“Life is weird and dumb and restrictive, but a poem can be whatever the hell you want it to be for god’s sake. Other people will always have opinions, they’re just really none of my business.” In an interview at the Lit Hub, Tommy Pico talks about poetry and his creative process.
Is envy really the worst form of pettiness, as Kierkegaard suggested? Maybe. The great Roman philosopher Cicero had his own, fairly radical thoughts on envy — namely, that “compassion and envy are consistent in the same man; for whoever is uneasy at any one’s adversity is also uneasy at another’s prosperity.”
“These people may not take you seriously. And your boss might not either. Or your dentist or your best friend from middle school. But you who does take you seriously? Dictators. Dictators take you very seriously. Mao Zedong and Joseph Stalin, Pol Pot and Augusto Pinochet, all rounded up writers and artists in short order. They could not afford to have the unpredictability of literature at large while they were trying to create a totalitarian state.” Wendy Willis on subversion through writing for The Rumpus.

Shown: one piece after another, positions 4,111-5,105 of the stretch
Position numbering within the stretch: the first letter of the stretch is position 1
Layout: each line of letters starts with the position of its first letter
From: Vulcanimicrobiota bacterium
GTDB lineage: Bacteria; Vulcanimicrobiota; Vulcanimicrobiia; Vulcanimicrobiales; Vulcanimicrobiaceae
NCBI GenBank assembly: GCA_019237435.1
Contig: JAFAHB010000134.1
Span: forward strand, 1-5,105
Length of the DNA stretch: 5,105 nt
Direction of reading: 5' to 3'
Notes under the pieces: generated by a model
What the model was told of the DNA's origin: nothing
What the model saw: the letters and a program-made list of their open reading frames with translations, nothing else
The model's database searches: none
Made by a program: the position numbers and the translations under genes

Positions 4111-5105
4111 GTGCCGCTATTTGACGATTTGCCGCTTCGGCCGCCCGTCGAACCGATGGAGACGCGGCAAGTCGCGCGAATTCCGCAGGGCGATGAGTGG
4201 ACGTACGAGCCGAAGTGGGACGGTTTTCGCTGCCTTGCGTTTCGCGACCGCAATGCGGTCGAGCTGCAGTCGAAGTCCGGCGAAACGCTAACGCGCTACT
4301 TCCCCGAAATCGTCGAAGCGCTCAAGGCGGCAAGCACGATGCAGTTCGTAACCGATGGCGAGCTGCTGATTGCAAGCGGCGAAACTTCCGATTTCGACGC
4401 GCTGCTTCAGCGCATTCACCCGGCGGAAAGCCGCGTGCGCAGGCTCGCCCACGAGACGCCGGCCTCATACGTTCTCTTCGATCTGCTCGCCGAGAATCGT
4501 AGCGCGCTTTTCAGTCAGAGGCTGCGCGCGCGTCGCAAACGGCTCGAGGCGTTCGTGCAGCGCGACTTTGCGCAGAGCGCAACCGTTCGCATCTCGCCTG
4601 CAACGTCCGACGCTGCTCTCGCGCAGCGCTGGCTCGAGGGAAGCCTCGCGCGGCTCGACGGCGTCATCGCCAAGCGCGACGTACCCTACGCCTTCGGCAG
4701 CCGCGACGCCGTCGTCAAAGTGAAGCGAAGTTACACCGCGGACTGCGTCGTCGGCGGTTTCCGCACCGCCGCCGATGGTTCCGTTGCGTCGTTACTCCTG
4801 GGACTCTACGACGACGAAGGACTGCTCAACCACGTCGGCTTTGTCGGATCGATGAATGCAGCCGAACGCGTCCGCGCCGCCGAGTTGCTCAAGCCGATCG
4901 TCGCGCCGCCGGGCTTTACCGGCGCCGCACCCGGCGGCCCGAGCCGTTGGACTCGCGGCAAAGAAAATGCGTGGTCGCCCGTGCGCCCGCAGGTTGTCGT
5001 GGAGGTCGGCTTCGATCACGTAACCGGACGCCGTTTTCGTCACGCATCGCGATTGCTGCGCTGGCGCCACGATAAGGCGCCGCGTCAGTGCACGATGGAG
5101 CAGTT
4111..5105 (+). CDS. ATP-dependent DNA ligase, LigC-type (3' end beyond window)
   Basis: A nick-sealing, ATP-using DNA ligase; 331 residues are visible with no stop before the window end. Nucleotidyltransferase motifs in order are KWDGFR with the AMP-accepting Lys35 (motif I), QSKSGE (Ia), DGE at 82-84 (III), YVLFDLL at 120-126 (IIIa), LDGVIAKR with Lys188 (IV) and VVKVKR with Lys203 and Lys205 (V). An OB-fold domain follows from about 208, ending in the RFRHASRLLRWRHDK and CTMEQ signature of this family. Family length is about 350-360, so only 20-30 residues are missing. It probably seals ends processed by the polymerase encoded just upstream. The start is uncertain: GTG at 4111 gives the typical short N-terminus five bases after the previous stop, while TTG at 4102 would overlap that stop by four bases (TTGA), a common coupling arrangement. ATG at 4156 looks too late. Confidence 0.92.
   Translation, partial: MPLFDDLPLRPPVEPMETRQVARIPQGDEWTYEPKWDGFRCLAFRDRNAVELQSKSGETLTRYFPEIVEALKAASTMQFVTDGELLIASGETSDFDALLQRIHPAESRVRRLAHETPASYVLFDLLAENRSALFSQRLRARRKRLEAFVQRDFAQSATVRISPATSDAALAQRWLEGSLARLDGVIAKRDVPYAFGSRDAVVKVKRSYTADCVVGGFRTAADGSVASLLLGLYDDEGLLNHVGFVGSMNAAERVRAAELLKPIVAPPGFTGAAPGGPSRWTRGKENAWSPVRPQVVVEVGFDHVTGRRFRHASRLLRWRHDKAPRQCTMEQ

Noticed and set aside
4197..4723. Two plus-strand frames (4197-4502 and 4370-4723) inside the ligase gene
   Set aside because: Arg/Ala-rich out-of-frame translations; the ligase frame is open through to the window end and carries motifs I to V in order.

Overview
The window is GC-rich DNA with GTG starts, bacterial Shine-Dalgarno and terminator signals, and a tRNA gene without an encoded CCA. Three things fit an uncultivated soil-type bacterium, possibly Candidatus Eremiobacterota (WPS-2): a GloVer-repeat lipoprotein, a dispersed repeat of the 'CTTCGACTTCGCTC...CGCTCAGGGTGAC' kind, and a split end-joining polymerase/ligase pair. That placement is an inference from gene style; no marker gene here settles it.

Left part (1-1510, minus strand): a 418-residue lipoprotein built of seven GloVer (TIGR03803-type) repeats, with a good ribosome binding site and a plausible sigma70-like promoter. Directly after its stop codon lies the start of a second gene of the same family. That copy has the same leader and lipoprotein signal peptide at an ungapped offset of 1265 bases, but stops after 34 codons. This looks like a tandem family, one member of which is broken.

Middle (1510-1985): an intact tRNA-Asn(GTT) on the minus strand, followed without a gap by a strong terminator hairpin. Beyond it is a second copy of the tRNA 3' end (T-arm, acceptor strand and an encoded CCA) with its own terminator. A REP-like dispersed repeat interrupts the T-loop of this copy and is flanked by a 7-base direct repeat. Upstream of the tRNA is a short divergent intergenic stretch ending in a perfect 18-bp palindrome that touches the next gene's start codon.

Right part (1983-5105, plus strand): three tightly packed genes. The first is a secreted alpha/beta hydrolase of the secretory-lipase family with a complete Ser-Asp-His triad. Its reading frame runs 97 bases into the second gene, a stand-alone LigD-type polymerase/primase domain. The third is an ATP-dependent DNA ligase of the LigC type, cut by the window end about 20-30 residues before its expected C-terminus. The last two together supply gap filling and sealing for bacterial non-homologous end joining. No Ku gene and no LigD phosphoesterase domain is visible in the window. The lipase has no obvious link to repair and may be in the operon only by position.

The New York Times reports that actress Carrie Fisher‘s books have risen to the top of Amazon’s bestseller lists following news of her death. Fisher penned the memoirs Wishful Drinking, Shockaholic, and The Princess Diarist, which just came out last month, as well as several novels, including the book-made-movie Postcards from the Edge. Our own Lydia Kiesling included Postcards on a reading list for her short-lived celebrity book club a few years back.
“Marlon James’s management of the voice and the paragraph isn’t what you’d call unpretty, and he’s good at having it both ways on a larger scale too. Reptilian black-ops masterminds out of a Robert Stone novel as well as bumbling CIA bureaucrats, baroque deaths in the bush and casual killings by the side of the road, historical and magic realism, sex and violence and a more ‘sophisticated kind of art’: the guy’s got it all.” This review of James’ A Brief History of Seven Killings from The London Review of Books is well worth the read.